This Halloween is all about witches! At least that’s the impression you get when you look at the cinema and television, where not only two films are starting this week that deal with the magical creatures (in addition to “The Witches’ Club”, Robert Zemeckis’ “Hexen Hexen” is also available from October 29th. -New edition to see); The ZDF even dedicates a whole weekend to the magical creatures and, in cooperation with KiKA, organizes a “magical witch weekend”, during which various “Bibi Blocksberg” episodes including a world premiere of the special episode “Halloween with Hex-hex”, the live-action films of the “Bibi & Tina” series and Marco Petry’s youth book adaptation “My devilishly good friend” will be broadcast (admittedly, the latter doesn’t quite fit into the series, after all, the main character of the teen comedy is not a witch, but the daughter of the devil, but who’s asking? after?). Witches do not seem to have lost their fascination over the decades of their appearance in pop culture. Director and screenwriter Zoe Lister-Jones (“Band Aid”) However, the sequel to Andrew Fleming’s 1990s horror classic “The Witch Club” didn’t necessarily have to put four witches at the center of its story. The fantasy film, originally titled “The Craft: Legacy” based on the first part, would also work excellently as a coming-of-age drama without any magical undertones – and would probably even be a bit better.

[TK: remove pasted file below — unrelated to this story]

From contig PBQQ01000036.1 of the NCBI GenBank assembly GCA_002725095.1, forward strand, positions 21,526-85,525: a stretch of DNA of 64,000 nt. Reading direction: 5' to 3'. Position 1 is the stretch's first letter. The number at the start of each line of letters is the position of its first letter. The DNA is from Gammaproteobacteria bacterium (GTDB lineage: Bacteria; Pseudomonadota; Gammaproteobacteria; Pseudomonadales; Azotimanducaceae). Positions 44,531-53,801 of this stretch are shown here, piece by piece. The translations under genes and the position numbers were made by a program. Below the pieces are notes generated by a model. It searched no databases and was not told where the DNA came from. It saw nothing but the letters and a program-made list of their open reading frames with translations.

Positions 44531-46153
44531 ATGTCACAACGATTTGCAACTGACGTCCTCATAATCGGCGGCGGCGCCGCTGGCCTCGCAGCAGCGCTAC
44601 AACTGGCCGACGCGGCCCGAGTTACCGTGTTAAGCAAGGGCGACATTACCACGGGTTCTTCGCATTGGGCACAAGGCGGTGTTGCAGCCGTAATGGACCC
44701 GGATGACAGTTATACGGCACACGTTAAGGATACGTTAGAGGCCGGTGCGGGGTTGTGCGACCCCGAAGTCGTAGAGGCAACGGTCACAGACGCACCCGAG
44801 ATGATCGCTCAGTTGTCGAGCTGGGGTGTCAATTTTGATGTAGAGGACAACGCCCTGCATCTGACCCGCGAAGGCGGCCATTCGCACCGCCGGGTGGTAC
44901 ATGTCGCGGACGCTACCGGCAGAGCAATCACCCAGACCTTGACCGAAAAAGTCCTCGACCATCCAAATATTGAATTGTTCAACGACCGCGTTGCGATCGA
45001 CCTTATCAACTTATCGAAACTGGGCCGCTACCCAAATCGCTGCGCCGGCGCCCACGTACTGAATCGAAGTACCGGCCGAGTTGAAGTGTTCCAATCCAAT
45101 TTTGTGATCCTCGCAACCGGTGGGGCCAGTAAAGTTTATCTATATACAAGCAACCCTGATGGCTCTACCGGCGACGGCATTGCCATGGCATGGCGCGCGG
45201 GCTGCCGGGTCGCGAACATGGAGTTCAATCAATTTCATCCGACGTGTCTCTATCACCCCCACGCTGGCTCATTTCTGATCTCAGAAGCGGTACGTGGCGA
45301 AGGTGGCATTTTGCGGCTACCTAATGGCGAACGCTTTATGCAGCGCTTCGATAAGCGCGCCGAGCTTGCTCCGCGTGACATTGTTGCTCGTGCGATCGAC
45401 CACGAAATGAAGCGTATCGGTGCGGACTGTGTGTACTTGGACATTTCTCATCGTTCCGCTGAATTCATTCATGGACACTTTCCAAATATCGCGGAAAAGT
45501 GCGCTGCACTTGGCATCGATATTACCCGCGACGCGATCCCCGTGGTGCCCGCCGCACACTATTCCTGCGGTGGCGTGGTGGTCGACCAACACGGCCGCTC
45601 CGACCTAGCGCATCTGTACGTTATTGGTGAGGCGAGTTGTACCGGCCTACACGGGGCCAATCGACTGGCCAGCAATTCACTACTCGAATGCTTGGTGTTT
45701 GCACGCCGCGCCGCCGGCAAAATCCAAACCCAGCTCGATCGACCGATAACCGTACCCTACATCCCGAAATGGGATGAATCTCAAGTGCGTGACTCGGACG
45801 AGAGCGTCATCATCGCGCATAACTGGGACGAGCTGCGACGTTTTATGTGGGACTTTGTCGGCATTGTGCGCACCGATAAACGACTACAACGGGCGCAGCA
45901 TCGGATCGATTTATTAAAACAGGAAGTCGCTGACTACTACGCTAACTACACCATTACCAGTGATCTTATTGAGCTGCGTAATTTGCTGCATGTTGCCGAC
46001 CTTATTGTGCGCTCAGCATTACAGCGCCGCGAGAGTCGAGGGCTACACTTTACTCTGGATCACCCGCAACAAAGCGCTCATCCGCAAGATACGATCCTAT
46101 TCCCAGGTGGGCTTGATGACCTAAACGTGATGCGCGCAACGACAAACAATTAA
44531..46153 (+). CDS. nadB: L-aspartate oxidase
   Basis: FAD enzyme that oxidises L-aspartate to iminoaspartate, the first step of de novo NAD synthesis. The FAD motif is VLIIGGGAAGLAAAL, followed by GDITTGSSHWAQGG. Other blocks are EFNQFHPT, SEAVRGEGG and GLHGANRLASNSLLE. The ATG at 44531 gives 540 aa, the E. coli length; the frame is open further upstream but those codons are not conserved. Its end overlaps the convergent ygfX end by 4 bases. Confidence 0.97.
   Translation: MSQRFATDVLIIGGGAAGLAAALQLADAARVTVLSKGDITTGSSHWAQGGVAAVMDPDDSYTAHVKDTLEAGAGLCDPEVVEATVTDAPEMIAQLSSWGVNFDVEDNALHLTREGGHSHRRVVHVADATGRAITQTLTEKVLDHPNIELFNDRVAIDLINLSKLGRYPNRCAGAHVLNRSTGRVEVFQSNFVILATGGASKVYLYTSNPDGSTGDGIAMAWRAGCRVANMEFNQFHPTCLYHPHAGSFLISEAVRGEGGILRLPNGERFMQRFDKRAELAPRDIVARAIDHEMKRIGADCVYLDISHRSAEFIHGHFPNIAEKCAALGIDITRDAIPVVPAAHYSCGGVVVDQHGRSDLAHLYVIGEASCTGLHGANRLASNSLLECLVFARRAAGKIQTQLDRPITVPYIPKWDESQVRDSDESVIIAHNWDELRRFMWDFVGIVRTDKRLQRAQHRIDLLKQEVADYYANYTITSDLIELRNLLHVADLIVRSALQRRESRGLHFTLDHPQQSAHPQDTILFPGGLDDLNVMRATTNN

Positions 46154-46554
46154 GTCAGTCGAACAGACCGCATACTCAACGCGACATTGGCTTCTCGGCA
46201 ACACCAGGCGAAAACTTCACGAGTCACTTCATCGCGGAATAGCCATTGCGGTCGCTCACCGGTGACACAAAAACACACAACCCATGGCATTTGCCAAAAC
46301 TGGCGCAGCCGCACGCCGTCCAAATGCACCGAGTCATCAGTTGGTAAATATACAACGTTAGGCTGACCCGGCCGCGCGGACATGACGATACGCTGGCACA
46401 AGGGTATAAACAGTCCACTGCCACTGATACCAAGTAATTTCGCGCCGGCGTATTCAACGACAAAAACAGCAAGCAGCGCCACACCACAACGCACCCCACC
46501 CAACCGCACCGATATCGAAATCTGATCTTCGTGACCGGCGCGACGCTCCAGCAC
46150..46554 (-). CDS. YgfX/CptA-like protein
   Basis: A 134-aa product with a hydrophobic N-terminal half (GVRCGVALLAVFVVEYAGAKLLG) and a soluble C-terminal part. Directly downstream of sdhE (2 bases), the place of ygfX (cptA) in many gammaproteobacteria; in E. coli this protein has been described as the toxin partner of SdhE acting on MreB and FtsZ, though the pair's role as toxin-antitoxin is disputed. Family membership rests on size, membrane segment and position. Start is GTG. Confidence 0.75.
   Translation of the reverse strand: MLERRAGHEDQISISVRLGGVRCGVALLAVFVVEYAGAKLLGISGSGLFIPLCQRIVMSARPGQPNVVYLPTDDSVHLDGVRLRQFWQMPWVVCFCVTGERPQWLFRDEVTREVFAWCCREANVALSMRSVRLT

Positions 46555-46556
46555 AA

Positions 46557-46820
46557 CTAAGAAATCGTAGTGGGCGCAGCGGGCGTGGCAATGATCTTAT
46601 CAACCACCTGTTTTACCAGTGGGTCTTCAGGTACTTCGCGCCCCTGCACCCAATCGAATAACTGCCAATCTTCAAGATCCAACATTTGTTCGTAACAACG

Lourdes (Zoey Luna), Frankie (Gideon Adlon), Tabby (Lovie Simone) and Lily (Cailee Spaeny) are: the witch clan.